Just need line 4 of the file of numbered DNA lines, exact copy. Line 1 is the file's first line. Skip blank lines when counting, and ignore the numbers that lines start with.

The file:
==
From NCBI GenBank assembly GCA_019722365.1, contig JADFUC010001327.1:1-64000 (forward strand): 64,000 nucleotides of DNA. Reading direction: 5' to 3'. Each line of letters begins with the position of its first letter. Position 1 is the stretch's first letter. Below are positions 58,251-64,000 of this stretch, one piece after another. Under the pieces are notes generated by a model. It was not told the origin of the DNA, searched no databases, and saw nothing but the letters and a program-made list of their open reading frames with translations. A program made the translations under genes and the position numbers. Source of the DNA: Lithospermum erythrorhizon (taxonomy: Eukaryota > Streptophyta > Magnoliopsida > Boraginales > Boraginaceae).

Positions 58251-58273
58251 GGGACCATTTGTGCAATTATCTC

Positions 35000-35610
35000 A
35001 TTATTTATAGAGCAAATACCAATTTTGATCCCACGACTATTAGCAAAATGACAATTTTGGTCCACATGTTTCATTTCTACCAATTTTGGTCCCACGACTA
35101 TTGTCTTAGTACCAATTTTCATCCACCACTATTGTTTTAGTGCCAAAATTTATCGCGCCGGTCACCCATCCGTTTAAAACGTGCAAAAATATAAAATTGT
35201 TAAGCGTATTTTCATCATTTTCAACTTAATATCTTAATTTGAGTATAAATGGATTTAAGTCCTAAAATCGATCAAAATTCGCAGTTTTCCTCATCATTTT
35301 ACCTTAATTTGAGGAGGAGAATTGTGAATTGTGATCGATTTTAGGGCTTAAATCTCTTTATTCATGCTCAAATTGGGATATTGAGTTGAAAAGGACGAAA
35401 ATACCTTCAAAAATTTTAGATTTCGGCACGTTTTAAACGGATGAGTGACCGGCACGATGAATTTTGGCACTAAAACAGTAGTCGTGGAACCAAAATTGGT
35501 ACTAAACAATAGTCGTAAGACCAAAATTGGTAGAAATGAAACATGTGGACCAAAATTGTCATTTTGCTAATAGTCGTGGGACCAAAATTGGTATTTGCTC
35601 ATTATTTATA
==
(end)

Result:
Positions 35000-35610